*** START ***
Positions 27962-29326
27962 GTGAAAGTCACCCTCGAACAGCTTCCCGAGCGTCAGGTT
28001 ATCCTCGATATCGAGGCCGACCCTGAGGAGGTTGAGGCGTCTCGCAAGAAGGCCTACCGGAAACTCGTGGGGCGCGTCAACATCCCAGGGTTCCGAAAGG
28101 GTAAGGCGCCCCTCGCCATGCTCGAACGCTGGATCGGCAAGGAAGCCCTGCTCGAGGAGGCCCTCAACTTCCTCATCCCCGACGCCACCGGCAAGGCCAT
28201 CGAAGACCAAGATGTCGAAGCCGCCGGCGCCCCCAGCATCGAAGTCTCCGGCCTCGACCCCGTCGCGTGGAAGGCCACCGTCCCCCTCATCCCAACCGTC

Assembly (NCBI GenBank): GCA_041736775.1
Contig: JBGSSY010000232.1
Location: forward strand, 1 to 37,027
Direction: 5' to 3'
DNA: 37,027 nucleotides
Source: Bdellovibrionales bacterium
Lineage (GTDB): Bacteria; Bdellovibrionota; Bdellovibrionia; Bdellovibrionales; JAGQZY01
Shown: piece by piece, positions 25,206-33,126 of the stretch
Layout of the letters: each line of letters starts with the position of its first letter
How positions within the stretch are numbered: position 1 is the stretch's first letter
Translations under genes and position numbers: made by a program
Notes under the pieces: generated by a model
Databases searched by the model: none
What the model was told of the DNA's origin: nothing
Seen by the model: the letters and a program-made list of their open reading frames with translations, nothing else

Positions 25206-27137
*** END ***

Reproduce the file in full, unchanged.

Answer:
Positions 27962-29326
27962 GTGAAAGTCACCCTCGAACAGCTTCCCGAGCGTCAGGTT
28001 ATCCTCGATATCGAGGCCGACCCTGAGGAGGTTGAGGCGTCTCGCAAGAAGGCCTACCGGAAACTCGTGGGGCGCGTCAACATCCCAGGGTTCCGAAAGG
28101 GTAAGGCGCCCCTCGCCATGCTCGAACGCTGGATCGGCAAGGAAGCCCTGCTCGAGGAGGCCCTCAACTTCCTCATCCCCGACGCCACCGGCAAGGCCAT
28201 CGAAGACCAAGATGTCGAAGCCGCCGGCGCCCCCAGCATCGAAGTCTCCGGCCTCGACCCCGTCGCGTGGAAGGCCACCGTCCCCCTCATCCCAACCGTC

Assembly (NCBI GenBank): GCA_041736775.1
Contig: JBGSSY010000232.1
Location: forward strand, 1 to 37,027
Direction: 5' to 3'
DNA: 37,027 nucleotides
Source: Bdellovibrionales bacterium
Lineage (GTDB): Bacteria; Bdellovibrionota; Bdellovibrionia; Bdellovibrionales; JAGQZY01
Shown: piece by piece, positions 25,206-33,126 of the stretch
Layout of the letters: each line of letters starts with the position of its first letter
How positions within the stretch are numbered: position 1 is the stretch's first letter
Translations under genes and position numbers: made by a program
Notes under the pieces: generated by a model
Databases searched by the model: none
What the model was told of the DNA's origin: nothing
Seen by the model: the letters and a program-made list of their open reading frames with translations, nothing else

Positions 25206-27137